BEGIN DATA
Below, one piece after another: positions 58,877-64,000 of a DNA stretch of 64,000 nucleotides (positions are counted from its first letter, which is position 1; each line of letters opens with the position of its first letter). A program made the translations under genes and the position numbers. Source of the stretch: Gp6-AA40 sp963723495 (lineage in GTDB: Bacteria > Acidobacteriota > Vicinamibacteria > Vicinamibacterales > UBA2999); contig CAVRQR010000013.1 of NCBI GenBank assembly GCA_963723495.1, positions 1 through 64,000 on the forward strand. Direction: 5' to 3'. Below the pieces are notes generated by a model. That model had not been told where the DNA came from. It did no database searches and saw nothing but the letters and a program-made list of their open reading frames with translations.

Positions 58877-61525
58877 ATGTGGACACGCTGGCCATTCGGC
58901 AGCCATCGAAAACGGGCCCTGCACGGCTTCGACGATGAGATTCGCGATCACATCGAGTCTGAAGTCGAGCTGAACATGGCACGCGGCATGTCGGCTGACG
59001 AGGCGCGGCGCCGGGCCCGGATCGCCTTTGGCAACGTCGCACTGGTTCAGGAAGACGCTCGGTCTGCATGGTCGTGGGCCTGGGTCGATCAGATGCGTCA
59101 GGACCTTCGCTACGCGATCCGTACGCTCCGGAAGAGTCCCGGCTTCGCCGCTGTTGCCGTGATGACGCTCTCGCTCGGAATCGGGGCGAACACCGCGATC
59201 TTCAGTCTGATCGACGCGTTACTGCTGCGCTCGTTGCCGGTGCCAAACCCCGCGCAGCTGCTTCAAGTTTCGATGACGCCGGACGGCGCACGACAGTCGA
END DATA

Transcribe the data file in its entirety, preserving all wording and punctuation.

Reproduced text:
Below, one piece after another: positions 58,877-64,000 of a DNA stretch of 64,000 nucleotides (positions are counted from its first letter, which is position 1; each line of letters opens with the position of its first letter). A program made the translations under genes and the position numbers. Source of the stretch: Gp6-AA40 sp963723495 (lineage in GTDB: Bacteria > Acidobacteriota > Vicinamibacteria > Vicinamibacterales > UBA2999); contig CAVRQR010000013.1 of NCBI GenBank assembly GCA_963723495.1, positions 1 through 64,000 on the forward strand. Direction: 5' to 3'. Below the pieces are notes generated by a model. That model had not been told where the DNA came from. It did no database searches and saw nothing but the letters and a program-made list of their open reading frames with translations.

Positions 58877-61525
58877 ATGTGGACACGCTGGCCATTCGGC
58901 AGCCATCGAAAACGGGCCCTGCACGGCTTCGACGATGAGATTCGCGATCACATCGAGTCTGAAGTCGAGCTGAACATGGCACGCGGCATGTCGGCTGACG
59001 AGGCGCGGCGCCGGGCCCGGATCGCCTTTGGCAACGTCGCACTGGTTCAGGAAGACGCTCGGTCTGCATGGTCGTGGGCCTGGGTCGATCAGATGCGTCA
59101 GGACCTTCGCTACGCGATCCGTACGCTCCGGAAGAGTCCCGGCTTCGCCGCTGTTGCCGTGATGACGCTCTCGCTCGGAATCGGGGCGAACACCGCGATC
59201 TTCAGTCTGATCGACGCGTTACTGCTGCGCTCGTTGCCGGTGCCAAACCCCGCGCAGCTGCTTCAAGTTTCGATGACGCCGGACGGCGCACGACAGTCGA